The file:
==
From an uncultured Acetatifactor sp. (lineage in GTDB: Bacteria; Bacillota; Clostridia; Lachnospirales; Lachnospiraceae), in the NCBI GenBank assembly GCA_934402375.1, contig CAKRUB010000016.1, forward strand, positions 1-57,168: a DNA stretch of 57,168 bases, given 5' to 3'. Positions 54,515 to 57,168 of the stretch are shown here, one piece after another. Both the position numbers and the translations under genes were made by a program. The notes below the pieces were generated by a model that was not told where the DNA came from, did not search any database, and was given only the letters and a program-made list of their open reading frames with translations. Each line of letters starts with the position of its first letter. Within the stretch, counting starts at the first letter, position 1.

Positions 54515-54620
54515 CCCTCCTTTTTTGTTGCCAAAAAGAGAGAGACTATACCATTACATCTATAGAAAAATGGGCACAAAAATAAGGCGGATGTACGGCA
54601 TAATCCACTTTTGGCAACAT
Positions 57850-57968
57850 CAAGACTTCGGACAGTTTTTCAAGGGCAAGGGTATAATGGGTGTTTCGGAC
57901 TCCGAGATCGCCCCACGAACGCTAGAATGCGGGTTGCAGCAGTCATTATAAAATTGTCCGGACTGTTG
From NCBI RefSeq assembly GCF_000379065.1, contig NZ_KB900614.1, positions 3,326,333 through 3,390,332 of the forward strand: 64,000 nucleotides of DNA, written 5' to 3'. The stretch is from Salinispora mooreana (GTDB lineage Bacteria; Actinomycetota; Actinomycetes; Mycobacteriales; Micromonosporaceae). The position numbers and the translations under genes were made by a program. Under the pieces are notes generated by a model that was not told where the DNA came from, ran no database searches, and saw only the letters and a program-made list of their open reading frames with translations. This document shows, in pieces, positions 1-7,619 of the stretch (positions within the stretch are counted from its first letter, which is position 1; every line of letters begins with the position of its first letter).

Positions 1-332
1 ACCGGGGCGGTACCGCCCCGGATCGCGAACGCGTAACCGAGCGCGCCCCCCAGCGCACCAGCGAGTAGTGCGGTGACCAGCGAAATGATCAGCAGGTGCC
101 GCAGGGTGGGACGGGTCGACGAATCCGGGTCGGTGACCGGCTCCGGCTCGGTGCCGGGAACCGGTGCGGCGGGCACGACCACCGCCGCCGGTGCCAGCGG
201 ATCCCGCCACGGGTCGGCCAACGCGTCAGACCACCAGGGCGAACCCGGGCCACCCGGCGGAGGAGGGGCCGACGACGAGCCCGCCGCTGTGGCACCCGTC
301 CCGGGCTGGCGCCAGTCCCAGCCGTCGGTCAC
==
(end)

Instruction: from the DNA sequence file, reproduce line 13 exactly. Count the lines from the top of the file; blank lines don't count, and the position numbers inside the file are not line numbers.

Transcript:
301 CCGGGCTGGCGCCAGTCCCAGCCGTCGGTCAC